Please note there will be no Case Summary for next week.
Texas Court of Criminal Appeals
Leal v State
11/18/09 : Cite No. AP-76,049 : Post-Conviction DNA testing
Is the defendant entitled to post-conviction DNA testing to provide potential exculpatory evidence of sexual assault when the defendant was found guilty of capital murder as charged in the indictment, which included both kidnapping and aggravated-sexual-assault paragraphs?
No. The defendant must show that there is greater than a 50 percent chance that he would not have been convicted of capital murder based upon such testing. This conviction would still stand based on the kidnapping even if the sexual assault were disproved. Read Opinion.
The defendant kidnapped and brutally raped a young, female victim. The defendant immediately confessed to his brother. The defendant then lied to police (she leaped from his car and ran away). After being told that police had talked to his brother, the defendant then picked what he thought was a more credible lie (she attacked him, he pushed her to the ground, he went home and prayed about it). So, now he seeks DNA testing to lay the blame on others who likely had sex with the victim before he killed her. Fortunately, the CCA did not allow the defendant to continue manipulating the system and finds that DNA testing could not exonerate him from the kidnapping theory of capital murder. It seems absurd, under these facts, that the defendant can simply renounce his confession to get into court on a DNA motion.
In re Simon
11/18/09 : Cite No. AP-76,183 : Self incrimination during mental health exams
Did the defendant have a Fifth and Fourteenth Amendment right to mandamus relief from the trial court’s order subjecting him to examination by the State’s mental health expert?
No. The trial court exercised a judicial (and not a ministerial) function, which is not subject to the extraordinary remedy of prohibition. Read Opinion.
Although the CCA didn’t officially decide the issue, this case seems to make it clear (as we had all expected) that a Lagrone motion, requiring the defendant to submit to an interview by a State’s expert, applies to noncapital cases.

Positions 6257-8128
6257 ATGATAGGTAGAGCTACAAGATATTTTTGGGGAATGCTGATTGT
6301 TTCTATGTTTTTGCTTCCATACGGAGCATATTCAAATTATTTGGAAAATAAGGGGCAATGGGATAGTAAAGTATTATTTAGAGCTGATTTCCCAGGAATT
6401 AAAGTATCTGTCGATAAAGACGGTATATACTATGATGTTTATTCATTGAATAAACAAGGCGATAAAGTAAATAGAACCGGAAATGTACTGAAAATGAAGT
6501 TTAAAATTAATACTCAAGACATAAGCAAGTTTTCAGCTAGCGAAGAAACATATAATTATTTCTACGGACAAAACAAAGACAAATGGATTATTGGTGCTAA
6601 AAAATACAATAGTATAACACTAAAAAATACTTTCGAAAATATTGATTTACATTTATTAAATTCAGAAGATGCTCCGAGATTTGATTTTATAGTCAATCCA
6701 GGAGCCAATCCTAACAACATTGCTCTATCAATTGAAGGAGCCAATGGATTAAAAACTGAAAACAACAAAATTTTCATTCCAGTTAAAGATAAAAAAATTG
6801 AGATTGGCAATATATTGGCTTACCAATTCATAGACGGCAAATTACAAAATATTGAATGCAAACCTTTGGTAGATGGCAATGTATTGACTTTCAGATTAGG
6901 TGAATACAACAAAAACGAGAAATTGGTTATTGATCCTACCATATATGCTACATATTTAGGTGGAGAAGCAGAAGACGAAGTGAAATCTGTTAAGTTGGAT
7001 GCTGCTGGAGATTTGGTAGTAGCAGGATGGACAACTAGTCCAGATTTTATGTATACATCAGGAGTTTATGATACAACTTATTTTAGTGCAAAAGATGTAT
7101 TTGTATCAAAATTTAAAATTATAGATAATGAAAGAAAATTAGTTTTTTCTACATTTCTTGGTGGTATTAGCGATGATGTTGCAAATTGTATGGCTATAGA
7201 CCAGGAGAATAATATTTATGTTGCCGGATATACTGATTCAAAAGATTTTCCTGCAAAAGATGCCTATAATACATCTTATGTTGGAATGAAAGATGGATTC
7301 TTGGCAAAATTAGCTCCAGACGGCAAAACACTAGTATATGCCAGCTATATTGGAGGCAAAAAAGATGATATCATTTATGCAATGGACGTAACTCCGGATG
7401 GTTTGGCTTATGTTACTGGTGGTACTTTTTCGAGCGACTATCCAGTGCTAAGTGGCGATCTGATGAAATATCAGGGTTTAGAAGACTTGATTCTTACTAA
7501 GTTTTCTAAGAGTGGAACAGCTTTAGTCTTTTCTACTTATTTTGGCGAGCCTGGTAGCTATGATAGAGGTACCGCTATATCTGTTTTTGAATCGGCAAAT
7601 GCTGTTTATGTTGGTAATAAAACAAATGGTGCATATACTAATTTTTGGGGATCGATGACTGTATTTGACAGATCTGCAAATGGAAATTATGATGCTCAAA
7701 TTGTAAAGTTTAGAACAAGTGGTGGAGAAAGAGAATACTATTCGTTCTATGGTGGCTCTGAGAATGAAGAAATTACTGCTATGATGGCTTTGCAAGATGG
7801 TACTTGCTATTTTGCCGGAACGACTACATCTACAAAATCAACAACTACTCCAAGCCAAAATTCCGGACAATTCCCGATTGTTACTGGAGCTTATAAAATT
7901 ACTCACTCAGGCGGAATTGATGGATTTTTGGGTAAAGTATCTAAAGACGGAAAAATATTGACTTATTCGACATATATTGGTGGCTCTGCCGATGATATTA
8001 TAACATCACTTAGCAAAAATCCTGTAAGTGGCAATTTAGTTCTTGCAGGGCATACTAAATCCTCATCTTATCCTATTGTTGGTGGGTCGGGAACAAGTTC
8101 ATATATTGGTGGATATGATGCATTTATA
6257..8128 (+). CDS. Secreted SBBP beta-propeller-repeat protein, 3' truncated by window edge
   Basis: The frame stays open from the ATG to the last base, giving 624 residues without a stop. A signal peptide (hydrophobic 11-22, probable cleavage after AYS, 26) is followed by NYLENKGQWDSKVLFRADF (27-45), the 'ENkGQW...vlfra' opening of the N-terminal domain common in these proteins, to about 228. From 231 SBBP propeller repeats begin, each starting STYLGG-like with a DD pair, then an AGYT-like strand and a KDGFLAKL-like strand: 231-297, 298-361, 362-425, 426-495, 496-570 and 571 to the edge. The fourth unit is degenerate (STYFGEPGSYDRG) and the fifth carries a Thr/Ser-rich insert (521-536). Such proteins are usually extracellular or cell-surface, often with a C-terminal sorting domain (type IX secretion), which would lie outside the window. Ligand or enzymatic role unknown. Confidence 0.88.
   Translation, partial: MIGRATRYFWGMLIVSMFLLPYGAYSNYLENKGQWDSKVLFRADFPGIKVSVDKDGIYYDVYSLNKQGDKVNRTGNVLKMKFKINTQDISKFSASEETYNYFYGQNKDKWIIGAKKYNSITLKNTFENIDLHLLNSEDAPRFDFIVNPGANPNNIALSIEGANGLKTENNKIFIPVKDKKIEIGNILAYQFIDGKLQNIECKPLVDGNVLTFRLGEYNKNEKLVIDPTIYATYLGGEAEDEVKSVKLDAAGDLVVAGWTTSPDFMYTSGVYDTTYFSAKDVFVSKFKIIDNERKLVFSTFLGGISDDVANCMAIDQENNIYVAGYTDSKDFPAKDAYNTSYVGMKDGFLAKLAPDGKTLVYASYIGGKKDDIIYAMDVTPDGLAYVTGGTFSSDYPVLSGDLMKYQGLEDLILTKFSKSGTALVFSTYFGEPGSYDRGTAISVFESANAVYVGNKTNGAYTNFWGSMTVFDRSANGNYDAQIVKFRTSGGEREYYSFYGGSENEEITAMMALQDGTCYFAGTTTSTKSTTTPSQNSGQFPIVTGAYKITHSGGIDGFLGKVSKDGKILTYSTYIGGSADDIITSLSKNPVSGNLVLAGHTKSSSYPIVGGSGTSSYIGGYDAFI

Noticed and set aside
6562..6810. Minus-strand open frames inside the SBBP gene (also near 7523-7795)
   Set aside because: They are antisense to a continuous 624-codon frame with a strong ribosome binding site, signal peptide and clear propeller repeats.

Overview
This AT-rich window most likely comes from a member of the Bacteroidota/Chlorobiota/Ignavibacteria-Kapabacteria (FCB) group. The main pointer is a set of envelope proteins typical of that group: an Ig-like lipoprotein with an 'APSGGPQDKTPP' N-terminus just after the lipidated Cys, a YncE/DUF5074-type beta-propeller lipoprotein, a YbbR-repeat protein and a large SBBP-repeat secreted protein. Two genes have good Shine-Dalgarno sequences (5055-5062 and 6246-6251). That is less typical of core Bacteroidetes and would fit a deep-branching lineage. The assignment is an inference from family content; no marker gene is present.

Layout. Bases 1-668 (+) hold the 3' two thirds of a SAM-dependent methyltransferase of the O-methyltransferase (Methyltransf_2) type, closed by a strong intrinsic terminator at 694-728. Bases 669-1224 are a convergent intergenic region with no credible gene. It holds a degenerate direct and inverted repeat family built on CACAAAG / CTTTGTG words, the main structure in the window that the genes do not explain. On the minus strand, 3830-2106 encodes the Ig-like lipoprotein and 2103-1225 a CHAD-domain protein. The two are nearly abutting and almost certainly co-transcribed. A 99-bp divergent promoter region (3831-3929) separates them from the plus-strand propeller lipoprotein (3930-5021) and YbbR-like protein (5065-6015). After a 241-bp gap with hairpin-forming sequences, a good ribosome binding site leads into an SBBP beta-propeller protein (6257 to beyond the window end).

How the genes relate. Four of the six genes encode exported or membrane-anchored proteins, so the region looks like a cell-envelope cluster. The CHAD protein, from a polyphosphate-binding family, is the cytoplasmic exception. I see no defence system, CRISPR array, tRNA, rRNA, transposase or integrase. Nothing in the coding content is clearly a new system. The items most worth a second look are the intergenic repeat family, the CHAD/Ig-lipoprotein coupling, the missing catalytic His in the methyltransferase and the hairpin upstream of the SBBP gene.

Morris v State
11/18/09 : Cite No. PD-0240-07 : Competency
Did the defendant’s claim of amnesia regarding a crash that led to intoxication manslaughter charges provide enough reason for the defendant to be declared incompetent?
No. The court found that there was enough evidence to show that the defendant was able to both consult with his attorney and understand the proceedings against him. Read Opinion.
The dissent states that without the defendant having any memory of the event, there is an unfair risk of convicting an innocent man. Read Dissent.
Concurrence and Dissent
A concurring and dissenting opinion agrees with the majority in disposing of the defendant’s amnesia claim, but disagreed with its rejection of the defendant’s improper stacking argument. Read Opinion.
The notion that the defendant can avoid trial by faking amnesia (or even having actual amnesia) seems ridiculous. Although this case doesn’t close the door to such a claim, it squeezes it pretty close to shut. The more interesting side issue was the rejection of the trial court’s overly cute attempt to stack only part of a defendant’s sentence of confinement. The CCA’s remedy of deleting that stacking order seems unfair. Why not simply remand for the trial court to decide how to impose a proper stacking order?
Anderson v. State
11/18/09 : Cite No. PD-1441-08 : Preservation of error
Did an unsworn oral motion for a continuance preserve the defendant’s claims for appellate review?
No. There is no due process exception to preservation requirements governing continuance motions in CCP Articles 29.03 and 29.08. These rights are subject to forfeiture. Read Opinion.
The defendant was in the best position to know whether the semen on his own child’s swimsuit belonged to him. So, don’t feel too sorry for the defendant waiving his right to a continuance (by failing to make a proper sworn, written request) that would have allowed him time for a separate DNA test. On the other hand, this kind of issue can be avoided by pressing the lab to conduct timely testing well before a trial date. The Legislature could do it’s part as well by sufficiently funding labs to deal with current backlogs.
Grey v. State
11/18/09 : Cite No. PD-0137-09 : Lesser-included offense